Social and Cultural Determinants of the Self-Assessed Health of Indigenous Australians
Monica Howlett, University of California, Berkeley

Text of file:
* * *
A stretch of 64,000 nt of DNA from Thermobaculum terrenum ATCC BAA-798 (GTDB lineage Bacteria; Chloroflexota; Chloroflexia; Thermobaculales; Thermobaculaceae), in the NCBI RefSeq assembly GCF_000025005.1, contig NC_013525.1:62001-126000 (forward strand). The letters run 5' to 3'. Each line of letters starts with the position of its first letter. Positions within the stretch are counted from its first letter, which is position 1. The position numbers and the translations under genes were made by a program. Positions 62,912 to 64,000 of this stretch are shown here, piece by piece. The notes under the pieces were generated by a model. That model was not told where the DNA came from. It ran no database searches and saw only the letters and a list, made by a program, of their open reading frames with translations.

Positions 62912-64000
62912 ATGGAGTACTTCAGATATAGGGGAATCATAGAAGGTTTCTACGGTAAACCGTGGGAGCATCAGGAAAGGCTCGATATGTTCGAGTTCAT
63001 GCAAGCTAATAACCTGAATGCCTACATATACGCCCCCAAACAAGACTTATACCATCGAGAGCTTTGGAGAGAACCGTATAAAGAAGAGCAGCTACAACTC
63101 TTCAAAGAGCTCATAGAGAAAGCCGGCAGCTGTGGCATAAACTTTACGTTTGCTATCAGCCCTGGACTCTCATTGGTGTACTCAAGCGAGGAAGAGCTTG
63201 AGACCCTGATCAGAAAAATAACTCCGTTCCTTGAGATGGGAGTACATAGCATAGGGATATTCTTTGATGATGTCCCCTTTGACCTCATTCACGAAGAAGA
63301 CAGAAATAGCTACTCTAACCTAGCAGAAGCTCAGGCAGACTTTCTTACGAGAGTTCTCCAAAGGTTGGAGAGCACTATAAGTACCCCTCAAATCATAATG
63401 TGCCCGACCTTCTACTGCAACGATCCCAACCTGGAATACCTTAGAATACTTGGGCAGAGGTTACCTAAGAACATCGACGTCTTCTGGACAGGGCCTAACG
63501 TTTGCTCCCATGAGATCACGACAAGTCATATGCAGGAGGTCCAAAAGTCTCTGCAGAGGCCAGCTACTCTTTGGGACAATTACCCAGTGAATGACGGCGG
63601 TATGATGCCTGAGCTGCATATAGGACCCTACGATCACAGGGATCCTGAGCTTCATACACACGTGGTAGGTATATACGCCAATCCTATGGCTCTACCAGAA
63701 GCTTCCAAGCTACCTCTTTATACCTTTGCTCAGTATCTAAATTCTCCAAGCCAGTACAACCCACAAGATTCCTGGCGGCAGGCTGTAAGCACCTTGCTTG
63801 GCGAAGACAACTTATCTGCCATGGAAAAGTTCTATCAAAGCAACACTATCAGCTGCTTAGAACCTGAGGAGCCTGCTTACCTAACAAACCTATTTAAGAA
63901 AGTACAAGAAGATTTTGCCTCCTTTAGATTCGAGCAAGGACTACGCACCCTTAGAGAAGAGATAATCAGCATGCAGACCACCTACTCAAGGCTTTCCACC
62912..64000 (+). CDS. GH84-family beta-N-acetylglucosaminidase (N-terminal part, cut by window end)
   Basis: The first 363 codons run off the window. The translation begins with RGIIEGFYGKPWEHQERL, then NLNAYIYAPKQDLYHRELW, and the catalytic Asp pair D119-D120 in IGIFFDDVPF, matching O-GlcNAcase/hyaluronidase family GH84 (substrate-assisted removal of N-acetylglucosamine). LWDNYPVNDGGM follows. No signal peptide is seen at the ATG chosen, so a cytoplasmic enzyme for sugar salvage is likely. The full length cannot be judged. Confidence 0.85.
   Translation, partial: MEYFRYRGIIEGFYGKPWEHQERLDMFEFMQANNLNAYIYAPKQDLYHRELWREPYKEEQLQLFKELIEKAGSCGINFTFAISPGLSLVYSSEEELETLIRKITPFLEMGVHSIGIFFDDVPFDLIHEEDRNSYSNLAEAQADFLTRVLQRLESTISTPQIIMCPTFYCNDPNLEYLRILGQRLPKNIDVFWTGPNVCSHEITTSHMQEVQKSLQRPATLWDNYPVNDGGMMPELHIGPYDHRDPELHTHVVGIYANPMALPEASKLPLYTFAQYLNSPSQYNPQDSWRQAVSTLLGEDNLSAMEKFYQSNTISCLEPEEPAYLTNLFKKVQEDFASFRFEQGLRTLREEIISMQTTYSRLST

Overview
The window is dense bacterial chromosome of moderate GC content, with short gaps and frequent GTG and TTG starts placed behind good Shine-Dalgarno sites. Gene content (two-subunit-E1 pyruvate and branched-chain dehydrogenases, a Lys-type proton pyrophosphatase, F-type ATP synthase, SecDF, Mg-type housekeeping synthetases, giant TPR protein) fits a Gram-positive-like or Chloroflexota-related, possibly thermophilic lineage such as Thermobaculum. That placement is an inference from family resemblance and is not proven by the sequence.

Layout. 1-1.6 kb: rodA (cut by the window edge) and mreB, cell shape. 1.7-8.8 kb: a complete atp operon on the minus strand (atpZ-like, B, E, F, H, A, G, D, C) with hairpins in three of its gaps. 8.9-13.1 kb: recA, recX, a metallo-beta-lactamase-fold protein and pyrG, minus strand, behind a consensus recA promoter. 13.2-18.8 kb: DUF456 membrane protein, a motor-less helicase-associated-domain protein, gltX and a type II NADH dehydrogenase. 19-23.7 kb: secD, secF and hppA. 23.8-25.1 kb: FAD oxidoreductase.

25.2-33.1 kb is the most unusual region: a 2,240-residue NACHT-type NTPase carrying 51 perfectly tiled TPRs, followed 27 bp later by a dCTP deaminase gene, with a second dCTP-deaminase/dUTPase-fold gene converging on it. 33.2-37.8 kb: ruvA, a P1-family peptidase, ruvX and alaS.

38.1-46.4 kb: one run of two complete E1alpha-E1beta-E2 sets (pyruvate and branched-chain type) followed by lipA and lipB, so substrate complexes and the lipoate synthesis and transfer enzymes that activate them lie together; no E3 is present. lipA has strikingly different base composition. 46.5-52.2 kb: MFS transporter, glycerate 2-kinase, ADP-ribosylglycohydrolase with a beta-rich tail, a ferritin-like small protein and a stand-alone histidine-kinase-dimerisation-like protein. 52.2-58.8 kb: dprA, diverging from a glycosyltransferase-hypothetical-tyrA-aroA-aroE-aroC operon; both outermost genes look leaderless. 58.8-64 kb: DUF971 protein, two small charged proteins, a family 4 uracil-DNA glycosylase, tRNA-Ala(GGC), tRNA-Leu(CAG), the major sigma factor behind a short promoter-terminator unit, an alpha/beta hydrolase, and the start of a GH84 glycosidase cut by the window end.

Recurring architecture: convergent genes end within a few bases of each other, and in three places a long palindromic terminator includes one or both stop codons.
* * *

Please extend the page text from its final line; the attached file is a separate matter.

This paper investigates the social and cultural factors associated with the self-assessed health of Indigenous Australians, using data from the 2008 National Aboriginal and Torres Strait Islander Social Survey. The results suggest factors associated with Indigenous self-assessed health differ by geographic remoteness. While there was some evidence to suggest a `social gradient' of health for Indigenous persons living in non-remote (urban) areas, there was no evidence of a gradient of health in remote (rural) areas. Additional cultural factors such as community isolation, discrimination and being removed from one's family as a child were also found to be related to poor self-reported health. The implications of this analysis include the importance of maintaining a `holistic' view of Indigenous health and formulating Indigenous health policy at a local or regional level.